What happens to those who do not have the electronics to participate in downloading the my disney experience app?

Combos 01-07-2013 08:26 PM

Quote:

Originally Posted by 3happydancers (Post 47116335)
What happens to those who do not have the electronics to participate in downloading the my disney experience app?

I'd imagine "mall-like" kiosks, with the Disney flavor

3happydancers 01-07-2013 08:58 PM

Quote:

Originally Posted by Combos (Post 47116531)
I'd imagine "mall-like" kiosks, with the Disney flavor

This may not be good (for me!)

My family has simple tracfones; no plan so no unlimited anything. Oh well.

CurlyJo224 01-08-2013 02:16 AM

Quote:

Originally Posted by 3happydancers (Post 47116907)
This may not be good (for me!)

My family has simple tracfones; no plan so no unlimited anything. Oh well.

I've got a smartphone, but the latest I've heard from Disney is that there's no intention of extending My Disney Experience to Windows phones. So it's useless to me, too.

MrRomance 01-08-2013 07:38 AM

I am excited about these changes and I feel that the real Disney fans who cherish the guest experience Disney offers will be equally excited. Let's take a look at what these changes mean for interactions between the guest, attractions, characters, CM's etc. Isn't this what real Disney fans love and what makes children fall in love with all things Disney? For their favourite character to "know" them before they get there. It's pure Disney "magic".

As far as the information gathering/privacy is concerned, do guests to the Disney parks not know that this kind of tracking has been going on for decades both at Disney parks and in other settings? From the moment you enter WDW, you have security and cameras all around you, your ticket is used to enter a park, to gather fast passes, if you use a KTTW card, where you go, what you buy, what you eat, is already tracked or trackable. Your dining reservations, the celebrations you add to the reservation etc. It's all "in the system" somewhere. The difference here is that Disney are being very open about the fact that information will be used for marketing purposes.

The only thing I see this doing is combining all of that information into one system, rather than it being spread across various systems. The benefit for the guest experience is bigger than the interactive elements too. It will allow Disney to mobilize the right number of buses, the right number of CM's etc. where they are needed. It will help with crowd control, line length and line jumpers etc.

There are so many positive elements but in order to bring them to the guest, information about the guest is needed. It's a very basic principle when you think about it. It is inevitable that it will raise some concerns over information control and privacy, but if you bring this down to the most simple of levels, I can't send you a card for your birthday if you keep the date private. I can't give you something that will be helpful to you or something you will like if you don't tell me what you need or enjoy. Inevitably, this does bring concerns over information control, sharing and privacy, but providing there is an opt-out (which there seems to be) then I think a lot of people will find this change a shining example of Disney Magic.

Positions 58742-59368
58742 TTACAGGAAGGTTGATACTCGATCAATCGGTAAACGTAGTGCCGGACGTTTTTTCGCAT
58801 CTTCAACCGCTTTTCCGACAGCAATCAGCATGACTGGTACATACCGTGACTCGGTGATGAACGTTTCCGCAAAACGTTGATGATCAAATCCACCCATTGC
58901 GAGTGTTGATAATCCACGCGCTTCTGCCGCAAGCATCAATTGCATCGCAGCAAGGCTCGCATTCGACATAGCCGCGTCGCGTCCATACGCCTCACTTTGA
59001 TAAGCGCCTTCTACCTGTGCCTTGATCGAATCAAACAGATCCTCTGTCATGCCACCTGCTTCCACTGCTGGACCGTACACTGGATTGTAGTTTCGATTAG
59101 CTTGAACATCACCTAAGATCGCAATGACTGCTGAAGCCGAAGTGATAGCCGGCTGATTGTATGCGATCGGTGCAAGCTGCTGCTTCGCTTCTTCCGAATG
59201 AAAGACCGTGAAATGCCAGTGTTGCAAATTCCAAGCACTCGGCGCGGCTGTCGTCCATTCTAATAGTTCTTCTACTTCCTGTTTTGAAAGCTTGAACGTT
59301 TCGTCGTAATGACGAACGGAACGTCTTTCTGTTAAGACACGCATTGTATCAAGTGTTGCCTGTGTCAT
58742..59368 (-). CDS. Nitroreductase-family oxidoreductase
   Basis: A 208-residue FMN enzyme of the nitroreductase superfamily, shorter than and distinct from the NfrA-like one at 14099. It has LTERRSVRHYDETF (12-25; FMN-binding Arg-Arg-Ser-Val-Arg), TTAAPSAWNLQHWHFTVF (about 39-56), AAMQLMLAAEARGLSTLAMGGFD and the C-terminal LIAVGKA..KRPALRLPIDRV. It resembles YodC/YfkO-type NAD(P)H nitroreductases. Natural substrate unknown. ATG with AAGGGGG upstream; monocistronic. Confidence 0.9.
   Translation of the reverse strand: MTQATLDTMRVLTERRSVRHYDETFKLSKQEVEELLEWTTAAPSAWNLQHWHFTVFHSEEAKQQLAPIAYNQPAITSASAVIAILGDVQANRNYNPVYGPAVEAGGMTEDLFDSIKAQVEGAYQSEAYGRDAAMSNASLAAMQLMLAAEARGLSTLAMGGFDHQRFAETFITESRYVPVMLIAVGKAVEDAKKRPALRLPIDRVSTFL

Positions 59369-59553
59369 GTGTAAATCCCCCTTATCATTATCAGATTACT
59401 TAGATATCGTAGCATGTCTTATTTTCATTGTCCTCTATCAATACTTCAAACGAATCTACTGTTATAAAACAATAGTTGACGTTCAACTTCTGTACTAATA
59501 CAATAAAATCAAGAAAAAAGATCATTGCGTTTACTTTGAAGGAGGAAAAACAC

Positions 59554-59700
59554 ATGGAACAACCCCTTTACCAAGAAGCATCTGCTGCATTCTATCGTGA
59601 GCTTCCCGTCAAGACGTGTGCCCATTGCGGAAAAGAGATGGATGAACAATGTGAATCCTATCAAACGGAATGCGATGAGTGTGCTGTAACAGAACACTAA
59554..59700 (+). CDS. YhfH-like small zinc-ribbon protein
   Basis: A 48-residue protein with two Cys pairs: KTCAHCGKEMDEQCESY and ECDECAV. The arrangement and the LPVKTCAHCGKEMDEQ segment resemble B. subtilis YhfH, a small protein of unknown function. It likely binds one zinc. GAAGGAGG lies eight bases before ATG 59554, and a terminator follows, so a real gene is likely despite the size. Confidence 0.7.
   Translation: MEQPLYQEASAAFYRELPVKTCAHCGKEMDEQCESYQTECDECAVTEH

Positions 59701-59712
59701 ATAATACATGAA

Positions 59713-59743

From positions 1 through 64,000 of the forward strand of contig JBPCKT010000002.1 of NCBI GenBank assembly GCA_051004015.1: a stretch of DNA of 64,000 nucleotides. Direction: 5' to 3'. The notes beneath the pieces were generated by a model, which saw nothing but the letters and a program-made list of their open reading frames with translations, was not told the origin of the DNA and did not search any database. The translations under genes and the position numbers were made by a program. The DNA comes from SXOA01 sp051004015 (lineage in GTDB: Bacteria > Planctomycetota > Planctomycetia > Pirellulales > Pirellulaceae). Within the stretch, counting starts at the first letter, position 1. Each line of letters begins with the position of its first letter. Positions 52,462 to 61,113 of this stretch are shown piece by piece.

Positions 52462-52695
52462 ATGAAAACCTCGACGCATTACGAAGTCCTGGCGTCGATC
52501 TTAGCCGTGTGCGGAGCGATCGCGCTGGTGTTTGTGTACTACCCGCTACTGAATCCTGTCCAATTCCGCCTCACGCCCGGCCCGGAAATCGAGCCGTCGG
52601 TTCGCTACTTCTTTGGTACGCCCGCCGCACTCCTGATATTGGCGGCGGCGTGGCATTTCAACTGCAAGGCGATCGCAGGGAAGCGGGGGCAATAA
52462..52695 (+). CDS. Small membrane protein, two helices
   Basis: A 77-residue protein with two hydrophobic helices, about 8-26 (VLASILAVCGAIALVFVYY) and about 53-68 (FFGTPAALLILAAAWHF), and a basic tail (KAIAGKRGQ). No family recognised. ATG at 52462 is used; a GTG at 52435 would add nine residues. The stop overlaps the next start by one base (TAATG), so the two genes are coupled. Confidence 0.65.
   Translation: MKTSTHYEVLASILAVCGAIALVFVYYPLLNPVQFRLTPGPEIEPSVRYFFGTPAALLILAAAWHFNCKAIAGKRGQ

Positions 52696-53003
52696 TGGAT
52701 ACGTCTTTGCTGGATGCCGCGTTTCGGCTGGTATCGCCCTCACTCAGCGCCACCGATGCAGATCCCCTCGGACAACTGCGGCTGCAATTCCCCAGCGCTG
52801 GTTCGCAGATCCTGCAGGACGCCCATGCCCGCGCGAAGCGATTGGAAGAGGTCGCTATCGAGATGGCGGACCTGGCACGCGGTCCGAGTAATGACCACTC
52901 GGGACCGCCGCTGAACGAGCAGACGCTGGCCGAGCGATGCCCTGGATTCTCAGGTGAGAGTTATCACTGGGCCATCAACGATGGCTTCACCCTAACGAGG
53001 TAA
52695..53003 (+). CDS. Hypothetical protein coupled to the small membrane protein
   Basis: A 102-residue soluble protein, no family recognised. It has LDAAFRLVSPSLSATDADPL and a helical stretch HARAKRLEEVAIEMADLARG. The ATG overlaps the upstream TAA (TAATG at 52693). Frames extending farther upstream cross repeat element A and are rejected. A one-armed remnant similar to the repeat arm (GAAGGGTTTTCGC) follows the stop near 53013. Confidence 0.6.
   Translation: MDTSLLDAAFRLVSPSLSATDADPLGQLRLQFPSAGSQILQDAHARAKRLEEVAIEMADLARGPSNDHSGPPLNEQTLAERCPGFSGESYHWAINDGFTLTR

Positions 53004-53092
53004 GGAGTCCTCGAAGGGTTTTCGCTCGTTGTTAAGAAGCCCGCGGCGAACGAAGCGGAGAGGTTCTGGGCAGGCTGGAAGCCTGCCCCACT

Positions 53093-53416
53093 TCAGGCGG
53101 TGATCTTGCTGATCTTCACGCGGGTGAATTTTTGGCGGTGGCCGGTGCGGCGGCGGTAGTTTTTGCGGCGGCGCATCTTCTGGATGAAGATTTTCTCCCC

Husurdady 01-17-2013 10:52 PM

And just think all the jobs that will be lost.......and all the $$$ WDW will be saving....are we happy.....NOT! :sad2::sad2: :sad2:

ParrotBill 01-23-2013 10:41 AM

I am looking forward to all the potential tie-ins. We already know there will be charm bracelet like add ons. How about:

MagicBandTinFoilMickeyHat (for those with RFID privacy concerns)
MagicBandUnderwear (to soak up the sweat under that thick MagicBand)
MagicBandFebreeze (freshen up that stinky band after a few days)
iMagicBand (iPod interface)
MagicBandHealthAlert (monitors blood pressure and reminds you to take
your vitamins)
MagicBandBlueTooth (get status updates from your band in your ear
only available in Stitch voice)

11290 01-23-2013 08:03 PM

Quote:

Originally Posted by Husurdady (Post 47225604)
And just think all the jobs that will be lost.......and all the $$$ WDW will be saving....are we happy.....NOT! :sad2::sad2: :sad2:

Actually, there are more CM's working the "new" turnstiles (touch pads) than were working the same amount of the "old" turnstiles, at least in MK. Won't really change much in other areas either. FP will still have to have CM's at kiosks to deal with the people that don't have the "magic Band" and will be using the regular tickets that will have issues.

scubadiver 01-27-2013 07:13 PM

Damn, I will have tan lines now!!!:rotfl:

bcrook 01-27-2013 07:39 PM

Quote:

Originally Posted by CurlyJo224 (Post 47119054)
I've got a smartphone, but the latest I've heard from Disney is that there's no intention of extending My Disney Experience to Windows phones. So it's useless to me, too.

You can do everything online at the my Disney experience web site. Then you use your band to access everything.

The disadvantage would be you would miss out on all the special offers all day long in the parks. But who knows if they will be of any value. For example you could walk by a park sensor and then get offered a FP for laugh floor. But, that really wouldn't be terrible to miss. You wouldn't be able to change your FP reservations on fly.

It looks like the intent is to get everyone on the band. If you want to experience the new interactive experiences, you will need a bracelet. If you want to book a reserved parade spot or use fastpass for belles tales, you will need a magicband. FP+ is only available with the band, so it coud be tough getting the FP for the popular rides.